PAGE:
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30th Aug 2023

‘Beer goggles’ study finds alcohol does not make people seem better looking

Steve Hopkins

You’re just going to have to own it!

It turns out men invented beer goggles and beauty really isn’t in the eye of the beer holder.

Scientists have called time on the expression often used by people – men – to excuse them from behaviour they might find unattractive in the harsh light of day i.e. a regrettable one-night stand, or just someone they might not be comfortable introducing to their mates.

Beer goggles, it was often thought, made people appear more attractive.

But while researchers questioned the accuracy of the term, they did find drink does arm people with “liquid courage” to approach attractive people.

The new research, published in the Journal of Studies on Alcohol and Drugs, found the term ‘beer goggles’ was coined by male North American university students in the 1980s.

Despite shed-loads of anecdotal evidence to support the phenomenon, the link between alcohol intoxication and physical attraction has never been properly studied.

Previous research, which has typically involved asking people to rate other people’s attractiveness by assessing photos when sober and intoxicated, has produced mixed results.

Professor Molly Bowdring at the Stanford Prevention Research Center in Palo Alto, California, who led the latest research, said those students, taken together, found that if the ‘beer goggles effect’ did exist, its influence was minor.

The new study – Beer Goggles or Liquid Courage? Alcohol, Attractiveness Perceptions, and Partner Selection Among Men – added an additional dimension in the hope of painting a fuller picture. This time participants were lured with the possibility of meeting some of the people they’d ranked.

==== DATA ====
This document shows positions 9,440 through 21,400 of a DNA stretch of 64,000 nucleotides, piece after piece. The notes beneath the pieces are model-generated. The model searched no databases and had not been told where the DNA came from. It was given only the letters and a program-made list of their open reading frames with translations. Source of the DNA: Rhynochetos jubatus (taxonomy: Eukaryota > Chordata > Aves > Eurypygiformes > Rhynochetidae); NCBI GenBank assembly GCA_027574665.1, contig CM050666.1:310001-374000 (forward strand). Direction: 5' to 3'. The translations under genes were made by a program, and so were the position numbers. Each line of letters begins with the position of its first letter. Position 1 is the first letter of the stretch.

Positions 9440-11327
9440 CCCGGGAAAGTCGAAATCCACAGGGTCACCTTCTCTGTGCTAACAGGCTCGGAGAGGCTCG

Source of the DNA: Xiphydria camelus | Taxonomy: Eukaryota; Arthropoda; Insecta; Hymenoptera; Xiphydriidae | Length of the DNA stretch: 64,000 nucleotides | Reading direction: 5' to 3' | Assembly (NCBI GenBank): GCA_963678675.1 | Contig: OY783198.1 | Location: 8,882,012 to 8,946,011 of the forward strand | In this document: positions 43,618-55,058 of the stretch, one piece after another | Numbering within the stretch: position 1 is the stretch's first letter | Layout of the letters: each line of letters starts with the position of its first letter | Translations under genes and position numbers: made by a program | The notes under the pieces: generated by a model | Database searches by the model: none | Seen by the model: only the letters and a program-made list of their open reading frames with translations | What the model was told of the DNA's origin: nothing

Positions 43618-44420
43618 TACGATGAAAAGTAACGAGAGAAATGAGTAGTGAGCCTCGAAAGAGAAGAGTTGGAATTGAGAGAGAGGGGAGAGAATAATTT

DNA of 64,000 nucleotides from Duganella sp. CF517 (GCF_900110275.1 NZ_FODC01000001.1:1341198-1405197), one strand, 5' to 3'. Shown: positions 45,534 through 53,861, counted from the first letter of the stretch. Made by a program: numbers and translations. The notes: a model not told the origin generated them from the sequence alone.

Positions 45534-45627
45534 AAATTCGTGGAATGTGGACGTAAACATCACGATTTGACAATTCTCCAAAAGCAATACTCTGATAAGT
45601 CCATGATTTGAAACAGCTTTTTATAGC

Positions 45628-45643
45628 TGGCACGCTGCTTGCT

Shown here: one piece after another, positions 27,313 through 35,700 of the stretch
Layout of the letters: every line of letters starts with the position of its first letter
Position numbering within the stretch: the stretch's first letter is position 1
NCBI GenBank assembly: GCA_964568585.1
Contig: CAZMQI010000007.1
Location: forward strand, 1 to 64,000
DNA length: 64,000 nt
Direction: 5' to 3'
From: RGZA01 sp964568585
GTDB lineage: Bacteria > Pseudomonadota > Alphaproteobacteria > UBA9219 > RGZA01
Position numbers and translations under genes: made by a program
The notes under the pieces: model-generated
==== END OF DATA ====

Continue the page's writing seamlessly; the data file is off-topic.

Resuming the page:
“By making participants believe that the pictures they were viewing were of people they could choose to interact with in the future, the research team have added a nice element of realism, which has been missing from previous research in this area,” Rebecca Monk, a professor of psychology at Edge Hill University in Ormskirk, Lancashire, who was not involved in the study, added.

“Their paradigm also allows for an exploration of the liquid courage adage rather than solely the so-called beer goggles phenomenon.”

For the latest study, Bowdring and professor Michael Sayette of the University of Pittsburgh, invited 18 pairs of male friends into the lab to rate the attractiveness of men and women in photos and videos. The men were in pairs to further replicate true social settings.

On one occasion, both men were given enough vodka and cranberry juice to raise their blood alcohol concentration to about 0.08% – the legal limit for driving in England, Wales and Northern Ireland and many US states – and on the other, they both received a non-alcoholic beverage.

After providing attractiveness ratings for the photos, they were asked to select which of these individuals they would most like to interact with in a future experiment.

The research found that alcohol did not make people think others’ were more attractive.

Bowdring said, however, that researchers did find that “people were more likely to select to interact with the people they perceived to be most attractive after consuming alcohol.”

Drunk participants were 1.71 times more likely to select one of their top four attractive candidates to potentially meet in a future study, compared with when they were sober.

“Their findings essentially suggest that while intoxication may not have resulted in beer goggles, it did seem to increase liquid courage, in that people were more likely to indicate a desire to interact with attractive others,” said Monk, whose previous research had found some evidence to support the beer goggles effect.

She suggested people reflect on how they can drink in a way that’s “safe and consistent” with their goals and added they should recognise that “social motivations and intentions change when drinking, in ways that may be appealing in the short term but possibly harmful in the long term.”

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